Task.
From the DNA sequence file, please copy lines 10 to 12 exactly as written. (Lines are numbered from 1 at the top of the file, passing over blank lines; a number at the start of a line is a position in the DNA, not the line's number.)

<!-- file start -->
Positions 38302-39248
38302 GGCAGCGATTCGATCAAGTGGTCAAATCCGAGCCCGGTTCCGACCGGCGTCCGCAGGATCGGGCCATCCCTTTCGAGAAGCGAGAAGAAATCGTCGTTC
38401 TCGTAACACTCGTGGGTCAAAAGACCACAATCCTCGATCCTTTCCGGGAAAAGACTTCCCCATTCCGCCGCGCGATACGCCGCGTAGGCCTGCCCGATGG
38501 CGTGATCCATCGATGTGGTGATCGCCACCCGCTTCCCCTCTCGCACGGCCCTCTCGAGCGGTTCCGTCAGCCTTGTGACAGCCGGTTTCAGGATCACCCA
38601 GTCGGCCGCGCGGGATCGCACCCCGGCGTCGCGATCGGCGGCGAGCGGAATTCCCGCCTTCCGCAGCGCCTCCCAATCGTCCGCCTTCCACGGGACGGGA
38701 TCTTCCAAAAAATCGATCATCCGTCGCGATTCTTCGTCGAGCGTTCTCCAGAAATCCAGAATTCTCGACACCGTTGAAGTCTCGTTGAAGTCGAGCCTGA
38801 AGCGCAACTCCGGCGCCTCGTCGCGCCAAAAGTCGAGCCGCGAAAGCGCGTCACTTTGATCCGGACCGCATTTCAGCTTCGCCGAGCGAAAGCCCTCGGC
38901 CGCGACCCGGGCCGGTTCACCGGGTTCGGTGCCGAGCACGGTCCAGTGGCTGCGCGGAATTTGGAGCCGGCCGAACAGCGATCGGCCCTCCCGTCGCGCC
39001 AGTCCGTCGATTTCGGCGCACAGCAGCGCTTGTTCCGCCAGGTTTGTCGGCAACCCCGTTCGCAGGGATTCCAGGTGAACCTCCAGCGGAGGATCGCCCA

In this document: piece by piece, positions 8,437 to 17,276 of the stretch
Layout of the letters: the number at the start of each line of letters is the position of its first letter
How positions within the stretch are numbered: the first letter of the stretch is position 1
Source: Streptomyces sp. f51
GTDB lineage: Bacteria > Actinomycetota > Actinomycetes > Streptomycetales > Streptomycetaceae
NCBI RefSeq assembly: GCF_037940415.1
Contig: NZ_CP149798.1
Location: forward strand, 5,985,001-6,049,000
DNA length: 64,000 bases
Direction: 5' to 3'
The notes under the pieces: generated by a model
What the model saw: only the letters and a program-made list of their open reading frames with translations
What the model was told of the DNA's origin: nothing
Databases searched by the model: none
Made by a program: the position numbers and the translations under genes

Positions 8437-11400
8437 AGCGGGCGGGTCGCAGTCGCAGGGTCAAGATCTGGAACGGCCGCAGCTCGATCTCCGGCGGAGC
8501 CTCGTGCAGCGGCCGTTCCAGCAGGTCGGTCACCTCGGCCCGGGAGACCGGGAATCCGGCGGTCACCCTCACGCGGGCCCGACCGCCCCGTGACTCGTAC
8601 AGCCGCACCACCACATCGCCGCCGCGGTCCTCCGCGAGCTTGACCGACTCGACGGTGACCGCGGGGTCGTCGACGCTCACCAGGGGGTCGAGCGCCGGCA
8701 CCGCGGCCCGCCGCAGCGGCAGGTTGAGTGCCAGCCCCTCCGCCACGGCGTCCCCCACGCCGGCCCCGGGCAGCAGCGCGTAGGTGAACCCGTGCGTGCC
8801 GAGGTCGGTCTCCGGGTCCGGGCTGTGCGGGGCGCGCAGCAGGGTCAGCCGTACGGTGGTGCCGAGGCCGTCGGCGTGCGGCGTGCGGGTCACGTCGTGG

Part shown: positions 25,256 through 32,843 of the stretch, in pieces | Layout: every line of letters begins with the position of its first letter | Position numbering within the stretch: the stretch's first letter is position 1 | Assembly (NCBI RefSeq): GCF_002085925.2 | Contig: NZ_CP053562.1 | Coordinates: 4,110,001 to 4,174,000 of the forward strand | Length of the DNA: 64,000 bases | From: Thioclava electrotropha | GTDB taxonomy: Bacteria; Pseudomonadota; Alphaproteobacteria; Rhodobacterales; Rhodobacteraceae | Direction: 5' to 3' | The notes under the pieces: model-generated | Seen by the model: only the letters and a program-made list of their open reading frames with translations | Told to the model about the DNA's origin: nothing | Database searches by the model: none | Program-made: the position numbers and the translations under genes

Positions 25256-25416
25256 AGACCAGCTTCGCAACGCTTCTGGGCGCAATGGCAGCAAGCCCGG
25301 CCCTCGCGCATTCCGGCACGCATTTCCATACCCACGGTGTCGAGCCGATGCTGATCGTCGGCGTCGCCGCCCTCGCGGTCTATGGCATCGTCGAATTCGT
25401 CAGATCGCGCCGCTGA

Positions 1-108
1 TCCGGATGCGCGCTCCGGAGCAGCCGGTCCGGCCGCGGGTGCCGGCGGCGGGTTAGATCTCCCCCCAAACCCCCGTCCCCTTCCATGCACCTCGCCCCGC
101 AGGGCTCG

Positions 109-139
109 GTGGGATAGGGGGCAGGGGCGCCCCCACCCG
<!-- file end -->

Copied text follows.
In this document: piece by piece, positions 8,437 to 17,276 of the stretch
Layout of the letters: the number at the start of each line of letters is the position of its first letter
How positions within the stretch are numbered: the first letter of the stretch is position 1